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Messages - Ramza

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Multiplayer RPGs / Final Fantasy XI - Journal!
« on: September 30, 2007, 05:10:05 PM »
Oh hey SHig-attack, can j00 make a sig for me? PM me and I'll give you details as to what I want on it. :)


Multiplayer RPGs / Final Fantasy XI - Journal!
« on: September 30, 2007, 01:13:49 AM »
It's so exciting to have many people coming back to the game and leveling jobs again!!

I'm a 75 WHM, and I have two "subjobs" at 40 (BLM and NIN). My most obvious lacking subjob, of course, is SMN. I had been static-ing this with my IRL big brother, but he got really busy right after we hit 30. He said I could go on without him, at least until about 40. My plan is to take SMN to 75 since I f*cking love the job and have unlocked all the avatars.

So whenever you guys hit the 30~ish range, please send me a /tell, friend request, etc. My name is Tonelico, and like everyone else, I'm on Leviathan. Also, if you catch me at a good time I can definitely PL you. Sadly, I still haven't capped my healing magic (about 4 levels away, 272/276).

Gogo team!


Single-Player RPGs / Greatest line in an RPG ever!
« on: June 08, 2007, 10:57:32 PM »
PM, it's difficult to say. But my suspicion is that they weren't doing it for the "cool" factor. The game is dark in a way that even your cliched "emokid" wouldn't know how to react to. It's really...something else. Consider the cacophany of the soundtrack: sampled orchestra pieces mixed and run together, turned upside down, destroying the pieces themselves and helping to paint a realm of true chaos (something other than what anime culture would teach us "chaos" is). The very act of the music's composition followed suit with deconstructionism and other ideas that influenced (or were influenced by) nihilism.

Furthermore, Drakengard wasn't exactly a best-seller. Most people just didn't "get" it. That, and it's a hack-and-slash Dynasty Warriors clone at its core. But gameplay aside, most of my friends never bothered with the game precisely because they were more attracted to the pop-culture-friendly stuff.


Single-Player RPGs / Greatest line in an RPG ever!
« on: June 08, 2007, 10:34:11 PM »
No. PM, you're way off on this.

Nihilism, a self-defined belief of nothing (and, in a sense, everything), tells us that there is no absolute truth, inherent value, or meaning, in anything. In other words, there is no difference between the pious man and the sinner because there is no objective standard to determine which to be better (and when I say "better," I mean on ANY good/bad scale, since nihilism would reject all the scales anyway).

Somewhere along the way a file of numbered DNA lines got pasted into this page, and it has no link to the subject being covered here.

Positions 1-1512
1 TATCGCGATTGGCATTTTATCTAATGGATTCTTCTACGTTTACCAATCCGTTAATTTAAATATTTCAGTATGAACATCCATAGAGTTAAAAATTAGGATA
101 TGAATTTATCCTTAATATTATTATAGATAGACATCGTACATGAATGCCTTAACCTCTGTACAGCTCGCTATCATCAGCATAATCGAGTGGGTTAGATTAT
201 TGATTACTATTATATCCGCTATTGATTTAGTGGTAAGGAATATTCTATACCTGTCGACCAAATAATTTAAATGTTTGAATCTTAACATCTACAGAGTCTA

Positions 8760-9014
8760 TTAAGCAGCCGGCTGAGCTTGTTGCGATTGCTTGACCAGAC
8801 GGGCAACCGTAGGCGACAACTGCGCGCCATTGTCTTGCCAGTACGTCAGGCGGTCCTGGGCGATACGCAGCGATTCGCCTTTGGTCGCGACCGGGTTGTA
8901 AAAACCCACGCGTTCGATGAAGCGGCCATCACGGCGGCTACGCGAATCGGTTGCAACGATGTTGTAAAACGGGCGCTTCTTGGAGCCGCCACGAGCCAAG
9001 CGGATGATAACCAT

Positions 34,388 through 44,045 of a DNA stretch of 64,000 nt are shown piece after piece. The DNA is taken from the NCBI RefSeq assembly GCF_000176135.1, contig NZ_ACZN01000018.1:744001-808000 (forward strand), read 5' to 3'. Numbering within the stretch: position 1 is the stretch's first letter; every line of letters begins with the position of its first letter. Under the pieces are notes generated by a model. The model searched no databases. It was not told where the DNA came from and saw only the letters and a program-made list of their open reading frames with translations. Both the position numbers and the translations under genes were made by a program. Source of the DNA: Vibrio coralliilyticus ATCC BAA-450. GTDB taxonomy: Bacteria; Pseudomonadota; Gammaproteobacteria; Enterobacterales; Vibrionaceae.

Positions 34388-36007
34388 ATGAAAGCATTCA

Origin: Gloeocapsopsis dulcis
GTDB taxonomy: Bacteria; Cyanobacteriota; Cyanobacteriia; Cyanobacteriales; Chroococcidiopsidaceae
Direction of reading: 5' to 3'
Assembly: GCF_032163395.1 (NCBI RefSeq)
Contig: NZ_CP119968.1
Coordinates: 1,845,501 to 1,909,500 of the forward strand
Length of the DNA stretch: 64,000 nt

The end to following nihilism, according to Nietszche (and according to his own brand of the philosophy, which he would never refer to as such), was to find an equal love (and, in some ways, an equal hate) for all things in the universe. From puppy dogs to genocide, it's all the same. The result is a sort of anti-authoritarian stoicism.

Emo, on the other hand (though the word has really LOST its meaning over the years), derives from the word "emotion." The early emo music scene was hailed in the mid 90s from those who were so benumbed by culture, but found themselves able to "feel" emotion with these songs.

Here's the difference between nihilism and emo, using the red dragon Drakengard quote.

"What's the difference between a man who prays and a man who kills?"

Nihilist's response: "nothing. Exactly my point."

Emokid's response: "probably nothing. And that makes me sad. *slashes wrists*"

The clear difference is that "emo" denotes an unending melancholy and teen angst. The quote in Drakengard has absolutely f**king nothing to do with these things, and if you think it does, that's because you are inferring it when you read it (making YOU the angsty teen). Anyone who's played Drakengard to its end knows that it appeals to the early-20th-century notions of nihilism and, in some sense, theatre of the absurd. Emokids may want to float around in this cultural realm, but that doesn't mean the two can be equated. OKAY?!

Final, semi-related point:

And... I'm tired of people using the word philosophical to refer to everything.

Too bad. In some sense, everything IS philosophical. Almost any given statement can have a connotation (or connotations) behind it, especially if you decide to put your own spin on it (as YOU did when you declared the statement "emo"). Check this: philosophy =/= depth. There are plenty of shallow philosophies and worldviews out there, such as materialism. And I dare say, the Drakengard quote is even more ripe for philosophical inquiry, considering it begs a rhetorical value judgment from the reader (that is, "which is better? IS there such a thing as 'better'?").


Single-Player RPGs / Greatest line in an RPG ever!
« on: June 08, 2007, 02:30:50 AM »
Quote from: "MeshGearFox"
Sounds more philosophical to me.

It's philosophical if, say, you're 15 and don't know what philosophy is. Other than that, it just doesn't really make sense. I mean, it seems to be saying that religious people are murders. Sure. Okay. That's a nice sweeping generalization. It might make sense in the context of the game, but beyond that, no, it's very simple on a philosophical level, and too inspecific to mean anything.

I think you meant to say "murderers."